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Monday, November 15, 2010

POSTPARTUM CHANGES IV


POSTPARTUM WARNING SIGNS
As time passes, be aware of the changes that are happening in your body. They are a good way to tell how you are healing. You will probably heal with few, if any, problems. But in order to take good care of yourself, you should be able to identify any changes that are not normal. Contact your health care provider if any of the following symptoms appear:

·         fever higher than 100.4°F (38°C)
·         sharp pains in your abdomen, breast, or chest
·         blurred vision or dizziness
·         headache that does not go away
·         severe pain or burning sensation in your legs (this pain could be a sign of phlebitis)
·         foul smell or an unexpected change in your lochia; you should not see bright-red bleeding or clots after the first postpartum week
·          localized swelling or tenderness in your breasts
·         burning or urgency when you urinate; being unable to urinate
·         crying spells or mood swings that feel out of control
·         thoughts of harming yourself or your baby

SLEEP AND REST
In the days and weeks after your delivery, you’ll be constantly reminded to rest. Why? Because resting helps you heal and gives you the energy you need to be a mother. You may have so much to do every day—feeding and caring for your baby, getting used to this new stage in your family life—that you may ignore your own needs. It’s no surprise that the most common complaint heard from new mothers is that they just can’t shake off that tired feeling. How much rest is enough? It depends on how much energy you have day by day. If you need more rest, try making time for sleep and relaxation by:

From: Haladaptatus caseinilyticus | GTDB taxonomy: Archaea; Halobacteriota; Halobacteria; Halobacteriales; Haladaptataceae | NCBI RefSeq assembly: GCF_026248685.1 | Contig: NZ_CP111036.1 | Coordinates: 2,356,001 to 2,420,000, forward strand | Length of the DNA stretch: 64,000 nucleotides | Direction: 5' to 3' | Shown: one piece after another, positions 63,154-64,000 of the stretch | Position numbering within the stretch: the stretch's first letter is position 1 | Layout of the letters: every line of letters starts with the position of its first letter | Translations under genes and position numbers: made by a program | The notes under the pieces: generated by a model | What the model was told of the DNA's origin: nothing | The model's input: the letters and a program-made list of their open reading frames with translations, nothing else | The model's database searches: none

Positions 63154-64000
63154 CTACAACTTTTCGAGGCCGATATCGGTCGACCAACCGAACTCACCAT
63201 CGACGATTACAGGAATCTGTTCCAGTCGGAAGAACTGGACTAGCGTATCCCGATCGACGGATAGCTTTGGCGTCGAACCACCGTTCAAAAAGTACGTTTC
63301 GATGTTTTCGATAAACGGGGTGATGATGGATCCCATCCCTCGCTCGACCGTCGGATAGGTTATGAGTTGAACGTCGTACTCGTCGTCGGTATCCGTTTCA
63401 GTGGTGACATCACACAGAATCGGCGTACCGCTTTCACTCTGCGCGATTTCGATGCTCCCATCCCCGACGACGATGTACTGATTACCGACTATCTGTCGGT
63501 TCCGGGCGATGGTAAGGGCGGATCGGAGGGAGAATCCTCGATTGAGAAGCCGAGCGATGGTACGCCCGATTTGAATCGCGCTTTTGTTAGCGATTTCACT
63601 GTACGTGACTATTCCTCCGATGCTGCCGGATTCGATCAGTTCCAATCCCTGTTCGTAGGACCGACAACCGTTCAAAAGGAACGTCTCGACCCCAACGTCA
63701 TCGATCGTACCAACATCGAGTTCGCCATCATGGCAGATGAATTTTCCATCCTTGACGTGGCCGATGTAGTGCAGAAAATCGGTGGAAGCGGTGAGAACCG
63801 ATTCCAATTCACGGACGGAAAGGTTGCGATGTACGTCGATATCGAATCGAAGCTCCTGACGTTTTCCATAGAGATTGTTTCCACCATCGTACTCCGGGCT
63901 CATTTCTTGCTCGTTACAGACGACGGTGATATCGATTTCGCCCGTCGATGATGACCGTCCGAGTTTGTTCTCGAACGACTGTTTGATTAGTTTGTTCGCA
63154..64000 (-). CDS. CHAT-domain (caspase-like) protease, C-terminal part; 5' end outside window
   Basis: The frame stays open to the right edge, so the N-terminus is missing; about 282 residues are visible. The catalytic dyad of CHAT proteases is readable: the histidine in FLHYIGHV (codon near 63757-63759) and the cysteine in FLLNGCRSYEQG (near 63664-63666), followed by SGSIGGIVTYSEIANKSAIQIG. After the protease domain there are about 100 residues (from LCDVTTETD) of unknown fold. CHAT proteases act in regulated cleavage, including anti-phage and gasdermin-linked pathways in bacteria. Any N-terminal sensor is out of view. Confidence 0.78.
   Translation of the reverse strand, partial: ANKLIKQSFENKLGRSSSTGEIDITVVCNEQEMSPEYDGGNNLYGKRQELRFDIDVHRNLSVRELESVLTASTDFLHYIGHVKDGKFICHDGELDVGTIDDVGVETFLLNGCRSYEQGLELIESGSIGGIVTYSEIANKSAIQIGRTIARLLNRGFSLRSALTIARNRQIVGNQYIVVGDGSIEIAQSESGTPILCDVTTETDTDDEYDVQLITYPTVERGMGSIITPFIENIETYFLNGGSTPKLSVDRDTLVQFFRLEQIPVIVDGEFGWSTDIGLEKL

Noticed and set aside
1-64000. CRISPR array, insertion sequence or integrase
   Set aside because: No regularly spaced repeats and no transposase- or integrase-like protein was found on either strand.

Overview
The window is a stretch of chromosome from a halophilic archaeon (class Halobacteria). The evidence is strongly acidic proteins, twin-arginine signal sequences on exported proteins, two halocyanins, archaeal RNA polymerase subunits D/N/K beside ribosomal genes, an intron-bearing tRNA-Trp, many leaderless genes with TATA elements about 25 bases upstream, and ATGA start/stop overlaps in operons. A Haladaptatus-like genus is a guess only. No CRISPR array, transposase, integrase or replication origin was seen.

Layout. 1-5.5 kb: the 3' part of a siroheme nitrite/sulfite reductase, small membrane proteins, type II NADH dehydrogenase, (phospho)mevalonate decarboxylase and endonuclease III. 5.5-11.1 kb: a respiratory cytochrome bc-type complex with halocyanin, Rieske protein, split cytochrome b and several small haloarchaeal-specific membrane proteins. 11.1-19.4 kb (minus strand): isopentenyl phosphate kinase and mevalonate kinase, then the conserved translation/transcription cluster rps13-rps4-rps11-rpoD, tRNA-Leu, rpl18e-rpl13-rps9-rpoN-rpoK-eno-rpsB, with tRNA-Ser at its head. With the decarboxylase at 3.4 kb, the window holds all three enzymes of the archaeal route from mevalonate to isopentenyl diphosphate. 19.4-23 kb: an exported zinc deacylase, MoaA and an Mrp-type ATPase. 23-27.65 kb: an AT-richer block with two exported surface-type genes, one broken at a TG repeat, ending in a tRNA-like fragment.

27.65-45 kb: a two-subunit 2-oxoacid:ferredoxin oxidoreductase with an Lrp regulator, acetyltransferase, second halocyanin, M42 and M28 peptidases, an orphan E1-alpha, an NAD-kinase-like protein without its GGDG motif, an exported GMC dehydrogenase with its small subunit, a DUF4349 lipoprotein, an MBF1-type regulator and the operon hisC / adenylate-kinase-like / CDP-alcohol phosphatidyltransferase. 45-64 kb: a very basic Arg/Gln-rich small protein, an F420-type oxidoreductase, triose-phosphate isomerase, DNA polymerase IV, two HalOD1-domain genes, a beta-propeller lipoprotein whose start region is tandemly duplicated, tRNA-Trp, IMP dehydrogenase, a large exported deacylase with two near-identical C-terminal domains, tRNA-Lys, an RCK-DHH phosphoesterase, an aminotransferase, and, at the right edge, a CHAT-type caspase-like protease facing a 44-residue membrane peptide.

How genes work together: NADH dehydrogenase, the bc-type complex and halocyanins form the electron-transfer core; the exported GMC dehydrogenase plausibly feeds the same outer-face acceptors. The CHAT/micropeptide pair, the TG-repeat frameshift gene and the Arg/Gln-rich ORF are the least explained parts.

·         scheduling periods of rest along with your other activities; for example, try to nap  when your baby naps
·          avoiding noise and distractions, including many visitors and phone calls
·          if you are having trouble resting, thinking of ways you used to relax before or during your pregnancy—take a warm bath, ask someone for a back rub, listen to music, go for a walk
·         viewing feeding your baby as a time for you to enjoy each other’s company, and making feeding time a restful and calming time for yourself and the baby

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